This opens up a ton of different ways to take on the various obstacles in the game. It blends all of this with a wacky world where the over-the-top enemies and abilities just feel right at home.

The game clocks in at around 15-20 hours to beat, depending on how hungry you are to see everything it has to offer, and even better, it’s on Xbox Game Pass!

OlliOlli World

PC, PS4, PS5, Xbox One, Xbox Series X|S, Switch

best 2022 games you might have missed so far

Skateboarding games have really diminished in quantity over the past decade or so. The Tony Hawk’s series has more or less died a sad death, and while a new Skate game is in development, it’s the first entry in the series in almost a decade. There have been a few smaller titles trying to revive the genre, though, and OlliOlli World is one that’s a stark reminder of just how great skateboarding games can be.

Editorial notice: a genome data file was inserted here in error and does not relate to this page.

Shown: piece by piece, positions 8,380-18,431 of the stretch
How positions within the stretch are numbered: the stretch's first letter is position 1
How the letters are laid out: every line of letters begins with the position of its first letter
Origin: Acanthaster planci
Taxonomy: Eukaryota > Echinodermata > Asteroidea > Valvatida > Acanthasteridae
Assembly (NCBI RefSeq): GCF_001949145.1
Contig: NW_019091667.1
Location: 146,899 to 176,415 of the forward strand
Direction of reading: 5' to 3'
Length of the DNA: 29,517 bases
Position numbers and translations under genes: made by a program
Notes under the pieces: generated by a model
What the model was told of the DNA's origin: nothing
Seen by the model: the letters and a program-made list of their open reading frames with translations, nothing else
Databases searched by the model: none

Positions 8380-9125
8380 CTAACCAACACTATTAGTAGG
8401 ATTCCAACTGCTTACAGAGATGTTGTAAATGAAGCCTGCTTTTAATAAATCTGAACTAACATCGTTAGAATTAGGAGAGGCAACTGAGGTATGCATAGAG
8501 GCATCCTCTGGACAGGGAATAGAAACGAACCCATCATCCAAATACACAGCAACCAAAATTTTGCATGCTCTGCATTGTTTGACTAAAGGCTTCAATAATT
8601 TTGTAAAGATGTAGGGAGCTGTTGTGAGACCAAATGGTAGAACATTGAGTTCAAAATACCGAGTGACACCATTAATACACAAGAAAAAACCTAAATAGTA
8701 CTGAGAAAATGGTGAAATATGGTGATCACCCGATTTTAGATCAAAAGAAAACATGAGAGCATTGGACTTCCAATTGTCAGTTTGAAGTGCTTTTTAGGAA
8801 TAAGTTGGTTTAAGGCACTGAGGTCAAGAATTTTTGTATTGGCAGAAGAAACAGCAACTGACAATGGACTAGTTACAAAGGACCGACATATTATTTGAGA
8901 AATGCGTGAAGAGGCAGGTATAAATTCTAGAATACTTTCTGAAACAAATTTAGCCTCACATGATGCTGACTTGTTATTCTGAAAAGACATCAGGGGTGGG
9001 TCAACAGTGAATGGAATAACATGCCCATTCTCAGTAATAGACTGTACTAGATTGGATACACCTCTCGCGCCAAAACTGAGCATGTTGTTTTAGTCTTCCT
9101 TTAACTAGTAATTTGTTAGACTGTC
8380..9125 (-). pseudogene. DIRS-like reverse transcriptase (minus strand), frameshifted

Players will need to flip, grind and flick their way through the world of Radlandia, meeting eccentric characters on their way to complete different challenges posed in each level. With ample character customization, tricks, and skating style, there’s plenty to love in OlliOlli World, especially when it comes to its more challenging levels.

Young Souls

PS4, Xbox One, PC, Nintendo Switch, Stadia

Despite releasing early in March, Young Souls didn’t get as much of a warm reception as we’d argue it should have done. Blending the 2D brawler genre with a story-rich ARPG, Young Souls follows the story of rebellious twins as they battle their way to save their foster father.

It’s a modernization of a classic genre and one that works, offering a short-but-sweet distraction. Young Souls is a weekend game that you’ll have a blast with regardless of whether you play it solo or with a friend in co-op.

Triangle Strategy

Nintendo Switch

best 2022 games you might have missed so far